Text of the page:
Gambling advertising during sports broadcasts should be put in the same category as alcohol and smoking and severely restricted, a psychology expert warns.

The federal parliamentary joint committee on gambling reform heard evidence at an inquiry in Melbourne on Tuesday into the promotion of live odds and gambling advertising in sport.

Australian Psychological Society spokeswoman Heather Gridley told the hearing the proliferation of gambling advertising in sport has the effect of normalising it.

"Gambling advertising during sporting matches and related broadcasting should be seriously restricted, if not banned," she said.

Ms Gridley said research shows an increase in exposure to gambling advertising is a risk factor for the development of gambling problems.

Coalition of Major Professional and Participation Sports executive director Malcolm Speed said his members had signed up to a new code restricting live odd promotions during sports broadcasts which would come into effect this year.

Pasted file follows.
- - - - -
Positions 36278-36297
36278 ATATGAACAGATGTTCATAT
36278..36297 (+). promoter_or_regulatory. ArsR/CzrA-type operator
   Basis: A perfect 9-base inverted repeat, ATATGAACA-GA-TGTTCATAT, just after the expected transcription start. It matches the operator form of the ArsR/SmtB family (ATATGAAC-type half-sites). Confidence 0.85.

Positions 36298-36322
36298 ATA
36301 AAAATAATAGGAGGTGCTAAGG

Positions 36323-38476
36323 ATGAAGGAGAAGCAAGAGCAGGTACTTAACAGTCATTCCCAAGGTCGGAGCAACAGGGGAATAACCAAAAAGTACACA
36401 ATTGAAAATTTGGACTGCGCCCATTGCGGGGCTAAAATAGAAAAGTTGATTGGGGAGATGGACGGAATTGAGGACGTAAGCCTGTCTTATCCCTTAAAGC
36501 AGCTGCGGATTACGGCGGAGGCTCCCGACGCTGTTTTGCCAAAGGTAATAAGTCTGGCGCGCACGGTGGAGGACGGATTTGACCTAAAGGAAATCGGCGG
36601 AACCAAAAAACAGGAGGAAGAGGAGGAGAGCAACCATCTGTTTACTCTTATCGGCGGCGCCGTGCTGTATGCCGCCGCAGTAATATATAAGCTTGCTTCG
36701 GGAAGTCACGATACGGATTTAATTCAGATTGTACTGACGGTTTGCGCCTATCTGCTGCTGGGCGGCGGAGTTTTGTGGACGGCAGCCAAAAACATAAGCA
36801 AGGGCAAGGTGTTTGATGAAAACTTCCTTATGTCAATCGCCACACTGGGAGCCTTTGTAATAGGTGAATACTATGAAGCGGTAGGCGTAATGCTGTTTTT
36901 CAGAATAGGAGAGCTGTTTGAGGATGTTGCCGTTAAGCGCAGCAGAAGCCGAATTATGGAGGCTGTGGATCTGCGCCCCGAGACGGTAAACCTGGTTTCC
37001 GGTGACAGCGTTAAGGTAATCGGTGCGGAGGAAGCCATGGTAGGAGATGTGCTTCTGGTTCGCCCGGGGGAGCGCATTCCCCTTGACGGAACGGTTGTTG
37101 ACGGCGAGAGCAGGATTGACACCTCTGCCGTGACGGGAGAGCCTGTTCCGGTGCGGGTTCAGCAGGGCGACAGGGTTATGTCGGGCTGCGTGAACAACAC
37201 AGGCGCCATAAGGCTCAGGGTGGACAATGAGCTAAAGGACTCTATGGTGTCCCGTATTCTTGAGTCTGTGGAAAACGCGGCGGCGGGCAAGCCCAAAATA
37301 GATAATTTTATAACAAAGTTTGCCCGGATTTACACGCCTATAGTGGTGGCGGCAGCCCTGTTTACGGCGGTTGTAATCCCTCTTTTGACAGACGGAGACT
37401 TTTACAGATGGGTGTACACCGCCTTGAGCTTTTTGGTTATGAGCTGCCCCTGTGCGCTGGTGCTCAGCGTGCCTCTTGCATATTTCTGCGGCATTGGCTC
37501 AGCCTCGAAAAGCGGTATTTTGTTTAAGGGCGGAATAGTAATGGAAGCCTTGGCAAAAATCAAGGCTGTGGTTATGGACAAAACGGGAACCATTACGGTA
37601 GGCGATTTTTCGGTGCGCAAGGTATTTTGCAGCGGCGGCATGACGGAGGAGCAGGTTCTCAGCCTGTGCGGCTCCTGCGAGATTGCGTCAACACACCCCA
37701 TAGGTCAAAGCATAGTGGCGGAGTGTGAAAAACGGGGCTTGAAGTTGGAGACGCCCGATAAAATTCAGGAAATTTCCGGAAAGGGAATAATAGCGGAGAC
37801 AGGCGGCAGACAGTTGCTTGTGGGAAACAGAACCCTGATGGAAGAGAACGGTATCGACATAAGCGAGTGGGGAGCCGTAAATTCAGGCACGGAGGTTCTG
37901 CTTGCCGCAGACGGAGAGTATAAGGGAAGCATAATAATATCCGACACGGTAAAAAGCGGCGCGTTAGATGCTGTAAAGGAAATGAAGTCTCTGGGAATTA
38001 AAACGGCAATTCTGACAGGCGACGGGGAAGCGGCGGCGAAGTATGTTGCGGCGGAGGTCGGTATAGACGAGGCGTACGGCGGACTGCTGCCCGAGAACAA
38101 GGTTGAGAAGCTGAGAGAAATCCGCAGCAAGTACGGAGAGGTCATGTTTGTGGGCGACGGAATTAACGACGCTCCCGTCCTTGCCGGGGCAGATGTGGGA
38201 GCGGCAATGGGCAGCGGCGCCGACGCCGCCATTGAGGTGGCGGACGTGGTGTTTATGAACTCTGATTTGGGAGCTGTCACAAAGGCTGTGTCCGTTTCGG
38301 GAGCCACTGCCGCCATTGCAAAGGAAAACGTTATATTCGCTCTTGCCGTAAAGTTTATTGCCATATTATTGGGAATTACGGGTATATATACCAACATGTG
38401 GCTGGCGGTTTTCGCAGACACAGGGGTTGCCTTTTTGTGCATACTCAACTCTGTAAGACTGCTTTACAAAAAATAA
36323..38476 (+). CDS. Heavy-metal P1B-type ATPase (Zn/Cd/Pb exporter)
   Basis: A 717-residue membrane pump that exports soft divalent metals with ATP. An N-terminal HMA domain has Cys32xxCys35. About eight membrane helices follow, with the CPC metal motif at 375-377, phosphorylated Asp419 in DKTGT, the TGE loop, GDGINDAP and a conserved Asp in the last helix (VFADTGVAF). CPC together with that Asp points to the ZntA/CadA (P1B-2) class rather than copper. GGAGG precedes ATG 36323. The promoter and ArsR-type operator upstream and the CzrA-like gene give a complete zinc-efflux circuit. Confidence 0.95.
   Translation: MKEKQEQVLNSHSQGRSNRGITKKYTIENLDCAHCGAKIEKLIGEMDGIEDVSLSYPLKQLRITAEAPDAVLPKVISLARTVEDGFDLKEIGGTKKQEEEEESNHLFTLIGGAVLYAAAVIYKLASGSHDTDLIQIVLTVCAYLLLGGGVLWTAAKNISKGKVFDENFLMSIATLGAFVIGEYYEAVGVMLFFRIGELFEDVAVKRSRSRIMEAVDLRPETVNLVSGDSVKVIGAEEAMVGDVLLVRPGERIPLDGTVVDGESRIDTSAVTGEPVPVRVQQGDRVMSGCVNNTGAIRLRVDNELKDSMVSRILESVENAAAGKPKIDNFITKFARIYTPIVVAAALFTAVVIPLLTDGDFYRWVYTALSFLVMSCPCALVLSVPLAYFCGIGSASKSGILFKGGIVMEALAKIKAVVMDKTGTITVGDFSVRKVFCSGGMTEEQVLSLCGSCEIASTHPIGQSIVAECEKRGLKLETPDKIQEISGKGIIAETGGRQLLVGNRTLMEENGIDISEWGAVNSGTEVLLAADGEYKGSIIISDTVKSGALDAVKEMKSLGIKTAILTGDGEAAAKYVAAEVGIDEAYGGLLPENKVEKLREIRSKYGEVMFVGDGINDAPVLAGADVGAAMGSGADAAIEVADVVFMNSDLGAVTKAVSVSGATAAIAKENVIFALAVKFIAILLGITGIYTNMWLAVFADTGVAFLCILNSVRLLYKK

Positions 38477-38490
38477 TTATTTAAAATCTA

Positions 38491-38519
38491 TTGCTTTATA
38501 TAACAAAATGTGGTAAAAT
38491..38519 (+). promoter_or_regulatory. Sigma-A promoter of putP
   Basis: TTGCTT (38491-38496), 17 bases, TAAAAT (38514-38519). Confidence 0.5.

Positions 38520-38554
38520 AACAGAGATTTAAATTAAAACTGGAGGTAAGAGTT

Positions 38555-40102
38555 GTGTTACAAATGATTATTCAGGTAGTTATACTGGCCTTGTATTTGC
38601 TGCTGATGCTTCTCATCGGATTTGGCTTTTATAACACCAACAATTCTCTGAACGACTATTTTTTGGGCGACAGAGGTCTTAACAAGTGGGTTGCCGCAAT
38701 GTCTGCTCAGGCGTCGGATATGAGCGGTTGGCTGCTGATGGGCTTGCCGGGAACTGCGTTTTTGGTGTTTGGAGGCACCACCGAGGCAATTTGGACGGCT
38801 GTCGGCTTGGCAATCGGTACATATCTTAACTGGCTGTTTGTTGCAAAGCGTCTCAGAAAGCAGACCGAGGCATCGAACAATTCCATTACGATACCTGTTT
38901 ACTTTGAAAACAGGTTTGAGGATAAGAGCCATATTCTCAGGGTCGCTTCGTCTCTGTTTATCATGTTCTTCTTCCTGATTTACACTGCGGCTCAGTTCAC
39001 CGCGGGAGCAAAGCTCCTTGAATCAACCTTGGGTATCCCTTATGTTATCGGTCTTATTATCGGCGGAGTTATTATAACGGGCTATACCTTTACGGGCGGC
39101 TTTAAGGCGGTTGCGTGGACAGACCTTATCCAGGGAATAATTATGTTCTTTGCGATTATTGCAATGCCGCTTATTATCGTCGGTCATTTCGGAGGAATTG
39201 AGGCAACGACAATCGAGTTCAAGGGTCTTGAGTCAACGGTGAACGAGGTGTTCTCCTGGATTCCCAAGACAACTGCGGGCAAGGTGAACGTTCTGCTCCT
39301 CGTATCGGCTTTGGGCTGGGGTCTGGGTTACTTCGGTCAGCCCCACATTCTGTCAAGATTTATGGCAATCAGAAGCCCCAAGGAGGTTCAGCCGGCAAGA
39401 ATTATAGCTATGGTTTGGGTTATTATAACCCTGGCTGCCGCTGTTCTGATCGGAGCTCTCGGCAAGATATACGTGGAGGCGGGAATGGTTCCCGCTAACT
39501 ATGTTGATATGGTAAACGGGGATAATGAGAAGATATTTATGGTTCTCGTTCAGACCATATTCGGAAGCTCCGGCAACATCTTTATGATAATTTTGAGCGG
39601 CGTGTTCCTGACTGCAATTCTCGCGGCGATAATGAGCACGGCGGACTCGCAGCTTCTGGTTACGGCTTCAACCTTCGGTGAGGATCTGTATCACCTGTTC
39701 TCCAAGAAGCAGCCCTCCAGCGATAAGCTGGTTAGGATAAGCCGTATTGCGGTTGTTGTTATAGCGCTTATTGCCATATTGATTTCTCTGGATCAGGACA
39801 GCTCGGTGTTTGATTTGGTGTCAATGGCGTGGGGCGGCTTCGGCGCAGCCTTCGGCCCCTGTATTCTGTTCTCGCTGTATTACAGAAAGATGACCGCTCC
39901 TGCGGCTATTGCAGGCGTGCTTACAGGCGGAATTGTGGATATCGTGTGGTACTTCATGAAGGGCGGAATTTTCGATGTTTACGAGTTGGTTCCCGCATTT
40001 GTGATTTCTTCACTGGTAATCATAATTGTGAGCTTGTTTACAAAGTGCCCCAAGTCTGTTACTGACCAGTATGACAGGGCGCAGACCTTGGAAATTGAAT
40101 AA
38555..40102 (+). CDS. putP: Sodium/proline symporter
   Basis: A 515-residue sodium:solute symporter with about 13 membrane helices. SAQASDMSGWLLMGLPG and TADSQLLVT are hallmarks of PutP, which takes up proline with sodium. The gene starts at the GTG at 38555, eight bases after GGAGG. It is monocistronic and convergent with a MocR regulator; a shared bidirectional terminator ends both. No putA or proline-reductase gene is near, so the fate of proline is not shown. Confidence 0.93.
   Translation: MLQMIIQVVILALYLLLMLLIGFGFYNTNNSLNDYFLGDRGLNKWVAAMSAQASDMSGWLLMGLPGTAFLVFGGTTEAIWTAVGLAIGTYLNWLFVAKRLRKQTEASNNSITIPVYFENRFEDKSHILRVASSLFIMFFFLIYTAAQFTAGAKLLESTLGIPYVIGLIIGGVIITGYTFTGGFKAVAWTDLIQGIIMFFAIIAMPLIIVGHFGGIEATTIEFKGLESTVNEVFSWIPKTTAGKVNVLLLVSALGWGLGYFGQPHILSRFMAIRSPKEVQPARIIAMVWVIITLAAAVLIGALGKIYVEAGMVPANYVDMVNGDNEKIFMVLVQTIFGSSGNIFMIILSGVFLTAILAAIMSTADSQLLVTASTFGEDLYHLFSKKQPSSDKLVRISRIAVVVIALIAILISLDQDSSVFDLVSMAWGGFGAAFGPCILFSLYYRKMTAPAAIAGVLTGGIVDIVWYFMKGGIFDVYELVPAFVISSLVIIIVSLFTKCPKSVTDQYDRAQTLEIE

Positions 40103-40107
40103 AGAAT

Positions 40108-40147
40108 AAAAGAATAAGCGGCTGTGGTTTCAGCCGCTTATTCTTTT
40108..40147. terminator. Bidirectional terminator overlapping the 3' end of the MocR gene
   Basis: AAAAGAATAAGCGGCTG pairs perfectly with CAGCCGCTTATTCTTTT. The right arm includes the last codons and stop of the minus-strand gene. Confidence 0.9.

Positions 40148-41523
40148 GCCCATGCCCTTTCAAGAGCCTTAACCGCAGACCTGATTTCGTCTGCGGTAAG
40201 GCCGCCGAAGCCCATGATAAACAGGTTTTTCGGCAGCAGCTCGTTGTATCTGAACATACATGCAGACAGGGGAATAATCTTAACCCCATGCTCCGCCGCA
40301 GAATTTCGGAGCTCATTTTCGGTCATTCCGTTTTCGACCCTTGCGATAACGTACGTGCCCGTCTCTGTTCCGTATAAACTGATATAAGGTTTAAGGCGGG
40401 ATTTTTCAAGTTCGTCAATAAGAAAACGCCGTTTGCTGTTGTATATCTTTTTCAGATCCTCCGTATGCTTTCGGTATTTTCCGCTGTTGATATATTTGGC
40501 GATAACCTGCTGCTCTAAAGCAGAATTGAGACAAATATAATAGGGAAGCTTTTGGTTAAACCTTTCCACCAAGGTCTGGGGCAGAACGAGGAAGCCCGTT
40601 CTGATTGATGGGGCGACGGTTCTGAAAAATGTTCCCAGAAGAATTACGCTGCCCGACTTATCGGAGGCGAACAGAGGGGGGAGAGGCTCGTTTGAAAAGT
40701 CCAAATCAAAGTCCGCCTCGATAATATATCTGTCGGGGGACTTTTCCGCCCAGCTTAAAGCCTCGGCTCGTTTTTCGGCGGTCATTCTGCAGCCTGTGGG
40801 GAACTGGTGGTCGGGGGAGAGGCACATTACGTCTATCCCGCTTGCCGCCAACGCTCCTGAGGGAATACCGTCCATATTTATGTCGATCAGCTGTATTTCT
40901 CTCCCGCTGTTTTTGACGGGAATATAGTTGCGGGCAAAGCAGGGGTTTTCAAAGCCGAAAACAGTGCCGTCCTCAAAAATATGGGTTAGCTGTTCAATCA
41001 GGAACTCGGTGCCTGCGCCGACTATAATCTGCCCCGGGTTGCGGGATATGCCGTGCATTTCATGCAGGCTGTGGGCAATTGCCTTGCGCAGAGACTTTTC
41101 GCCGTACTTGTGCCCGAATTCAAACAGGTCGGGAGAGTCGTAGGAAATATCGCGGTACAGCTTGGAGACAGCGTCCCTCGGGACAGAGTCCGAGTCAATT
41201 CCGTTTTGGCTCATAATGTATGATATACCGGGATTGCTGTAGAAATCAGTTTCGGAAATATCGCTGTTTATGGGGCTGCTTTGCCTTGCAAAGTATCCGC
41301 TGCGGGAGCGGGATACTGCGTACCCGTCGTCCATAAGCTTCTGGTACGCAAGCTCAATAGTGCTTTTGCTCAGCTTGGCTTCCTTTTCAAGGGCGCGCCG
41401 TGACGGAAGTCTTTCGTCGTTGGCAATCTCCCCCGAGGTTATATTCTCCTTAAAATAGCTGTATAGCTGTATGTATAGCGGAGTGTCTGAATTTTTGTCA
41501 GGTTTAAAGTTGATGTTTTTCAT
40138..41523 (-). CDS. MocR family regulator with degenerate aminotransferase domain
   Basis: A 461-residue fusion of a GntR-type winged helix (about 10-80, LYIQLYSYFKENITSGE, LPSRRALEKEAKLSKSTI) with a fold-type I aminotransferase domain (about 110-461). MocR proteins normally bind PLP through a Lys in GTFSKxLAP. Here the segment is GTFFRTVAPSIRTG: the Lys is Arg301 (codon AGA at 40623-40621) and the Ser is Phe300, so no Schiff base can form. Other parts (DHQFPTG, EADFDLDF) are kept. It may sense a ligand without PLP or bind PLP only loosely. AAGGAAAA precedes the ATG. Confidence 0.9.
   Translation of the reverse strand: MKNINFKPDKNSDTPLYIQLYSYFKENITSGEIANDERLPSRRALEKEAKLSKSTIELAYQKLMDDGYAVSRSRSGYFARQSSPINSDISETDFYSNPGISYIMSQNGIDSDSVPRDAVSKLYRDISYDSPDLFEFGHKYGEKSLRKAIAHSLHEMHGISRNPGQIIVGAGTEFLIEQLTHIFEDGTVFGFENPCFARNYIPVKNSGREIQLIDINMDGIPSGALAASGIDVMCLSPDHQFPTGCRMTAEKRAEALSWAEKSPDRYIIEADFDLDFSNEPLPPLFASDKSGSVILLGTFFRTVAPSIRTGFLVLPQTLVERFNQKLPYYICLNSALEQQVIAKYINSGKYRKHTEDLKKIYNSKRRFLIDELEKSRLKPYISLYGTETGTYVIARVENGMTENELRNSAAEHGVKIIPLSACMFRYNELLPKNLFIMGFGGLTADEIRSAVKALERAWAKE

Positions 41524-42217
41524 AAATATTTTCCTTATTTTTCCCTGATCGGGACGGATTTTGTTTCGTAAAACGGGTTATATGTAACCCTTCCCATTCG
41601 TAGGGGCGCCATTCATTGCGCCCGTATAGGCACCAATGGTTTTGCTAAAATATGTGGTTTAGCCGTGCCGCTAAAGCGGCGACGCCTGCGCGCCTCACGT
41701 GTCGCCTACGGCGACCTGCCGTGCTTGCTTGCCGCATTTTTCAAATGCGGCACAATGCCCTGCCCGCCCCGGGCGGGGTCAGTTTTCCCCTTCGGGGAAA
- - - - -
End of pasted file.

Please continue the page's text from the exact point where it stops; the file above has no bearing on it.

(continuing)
His organisation represents the AFL, rugby union, rugby league, netball, soccer and tennis.

The new code will ban promotion of live odds by commentators.

However, the restrictions would not apply to paid and clearly identified sponsorship.

Australian Greens senator Richard Di Natale asked whether the code would apply to paid television services or only Free TV networks.

"I don't know the answer to that," Mr Speed said, agreeing that it would be a concern if they were not included.